Support Anthropology Blogs

Running a quality anthropology blog, like the ones listed at the Anthropology Blogs, takes a lot of time. While many of these blogs draw on free platforms, some of the best are on self-hosted sites. In February 2018, the gradhacker post by Brady Krien summarizes some of the work needed to build an academic website: Where to Begin With Building a Website.

One way to support anthropology blogs is to make a contribution to keep anthropology resources online, updated, and accessible.





Please note that contributions are not tax-deductible. All contributions go directly to promote Living Anthropologically and support anthropology blogs. I sometimes use Google Ad-Words buys to highlight real anthropological analysis, which can get lost in generic searches. I also use Twitter or Linked-In ads to increase the number of likes and visits. If there is a specific theme you would like your contribution to support, or a specific regional focus, please let me know.

In the early days of Facebook, I used Facebook ads to build a successful following of over 20,000 likes for Living Anthropologically. However, in light of the Facebook data-mining fiasco, I no longer use Facebook ads. I am also limiting any use of Facebook to posts that link to support anthropology blogs–outside of Facebook.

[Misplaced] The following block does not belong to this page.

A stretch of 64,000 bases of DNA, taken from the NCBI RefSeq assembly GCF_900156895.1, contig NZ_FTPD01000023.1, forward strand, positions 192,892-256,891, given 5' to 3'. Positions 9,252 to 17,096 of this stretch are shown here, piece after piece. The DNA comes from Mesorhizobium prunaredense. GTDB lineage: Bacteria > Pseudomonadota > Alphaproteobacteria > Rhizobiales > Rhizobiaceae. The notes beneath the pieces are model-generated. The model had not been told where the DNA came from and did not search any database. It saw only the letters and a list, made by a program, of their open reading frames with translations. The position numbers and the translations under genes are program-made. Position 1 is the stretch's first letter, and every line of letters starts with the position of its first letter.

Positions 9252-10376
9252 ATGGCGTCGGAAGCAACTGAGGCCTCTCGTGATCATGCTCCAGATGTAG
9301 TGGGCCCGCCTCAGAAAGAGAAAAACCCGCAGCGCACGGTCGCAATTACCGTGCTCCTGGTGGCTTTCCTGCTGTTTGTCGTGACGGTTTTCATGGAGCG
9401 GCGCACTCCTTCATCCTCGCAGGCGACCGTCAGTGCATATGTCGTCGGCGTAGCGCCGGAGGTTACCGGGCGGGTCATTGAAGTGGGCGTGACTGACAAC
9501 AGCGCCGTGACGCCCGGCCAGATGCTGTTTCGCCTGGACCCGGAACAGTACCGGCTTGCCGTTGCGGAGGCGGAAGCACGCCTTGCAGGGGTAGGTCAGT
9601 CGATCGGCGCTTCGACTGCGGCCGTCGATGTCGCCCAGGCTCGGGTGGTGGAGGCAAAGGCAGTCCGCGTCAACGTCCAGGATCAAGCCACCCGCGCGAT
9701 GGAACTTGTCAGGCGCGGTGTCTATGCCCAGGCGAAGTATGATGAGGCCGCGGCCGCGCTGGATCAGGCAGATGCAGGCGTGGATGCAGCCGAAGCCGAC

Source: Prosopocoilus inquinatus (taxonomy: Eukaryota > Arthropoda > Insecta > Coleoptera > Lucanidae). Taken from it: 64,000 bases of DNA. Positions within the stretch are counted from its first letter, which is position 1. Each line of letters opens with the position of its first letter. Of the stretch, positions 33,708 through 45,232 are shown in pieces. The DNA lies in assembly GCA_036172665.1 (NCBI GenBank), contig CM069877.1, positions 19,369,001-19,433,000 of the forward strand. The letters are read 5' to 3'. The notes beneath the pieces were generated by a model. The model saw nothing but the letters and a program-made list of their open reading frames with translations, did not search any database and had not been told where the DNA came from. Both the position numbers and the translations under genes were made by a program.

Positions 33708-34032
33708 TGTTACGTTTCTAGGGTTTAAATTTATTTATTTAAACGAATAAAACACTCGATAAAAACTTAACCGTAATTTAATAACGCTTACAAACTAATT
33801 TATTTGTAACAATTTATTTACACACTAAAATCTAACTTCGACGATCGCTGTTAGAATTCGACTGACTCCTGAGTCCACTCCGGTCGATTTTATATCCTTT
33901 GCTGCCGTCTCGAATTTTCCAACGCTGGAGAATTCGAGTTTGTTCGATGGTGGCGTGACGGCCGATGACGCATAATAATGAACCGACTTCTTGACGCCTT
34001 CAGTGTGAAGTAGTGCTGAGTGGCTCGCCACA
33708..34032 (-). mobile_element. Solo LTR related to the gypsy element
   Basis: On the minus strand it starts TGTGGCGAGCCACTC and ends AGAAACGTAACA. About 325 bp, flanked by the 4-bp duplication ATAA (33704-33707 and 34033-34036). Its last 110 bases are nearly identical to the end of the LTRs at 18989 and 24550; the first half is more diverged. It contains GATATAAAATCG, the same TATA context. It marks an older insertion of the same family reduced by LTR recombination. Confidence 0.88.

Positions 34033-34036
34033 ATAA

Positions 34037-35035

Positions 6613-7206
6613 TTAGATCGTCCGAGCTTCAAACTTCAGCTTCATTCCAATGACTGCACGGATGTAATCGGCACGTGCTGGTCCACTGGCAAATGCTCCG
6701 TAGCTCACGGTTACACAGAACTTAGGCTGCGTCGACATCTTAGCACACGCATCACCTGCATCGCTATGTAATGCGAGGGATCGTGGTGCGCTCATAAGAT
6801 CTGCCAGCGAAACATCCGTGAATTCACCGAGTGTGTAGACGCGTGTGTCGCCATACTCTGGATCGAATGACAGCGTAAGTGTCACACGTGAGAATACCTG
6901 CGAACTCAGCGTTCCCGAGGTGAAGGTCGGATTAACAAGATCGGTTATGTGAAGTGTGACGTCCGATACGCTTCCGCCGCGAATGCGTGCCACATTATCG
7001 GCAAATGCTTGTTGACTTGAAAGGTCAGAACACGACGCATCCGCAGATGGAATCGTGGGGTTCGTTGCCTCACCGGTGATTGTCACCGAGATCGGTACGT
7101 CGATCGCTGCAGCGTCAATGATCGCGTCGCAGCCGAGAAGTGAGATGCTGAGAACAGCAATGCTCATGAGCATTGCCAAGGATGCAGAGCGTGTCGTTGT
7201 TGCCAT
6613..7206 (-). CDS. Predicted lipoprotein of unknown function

Very grateful too for all the traditional web methods: the tweets, likes, and other social shares. Another way to support anthropology blogs is by reviewing books on Amazon and editing Wikipedia, as recommended in Editing Wikipedia > Writing Letters to the New York Times.

Support Anthropology Blogs: Ads & Affiliates

Through early 2018 I funded web hosting through the use of Google Ads. However, as of May 2018 I have discontinued using Google ads, hoping to make the reading experience better and with faster loading times. I am an affiliate for Amazon and keep using links to their site, as I think Amazon is a potentially important way to promote anthropology books.


Please consider contributing to Living Anthropologically. Contributions help bring anthropology to public debates. Not tax-deductible. For more, see Support Living Anthropologically.

For updates, subscribe to Living Anthropologically or follow on Twitter.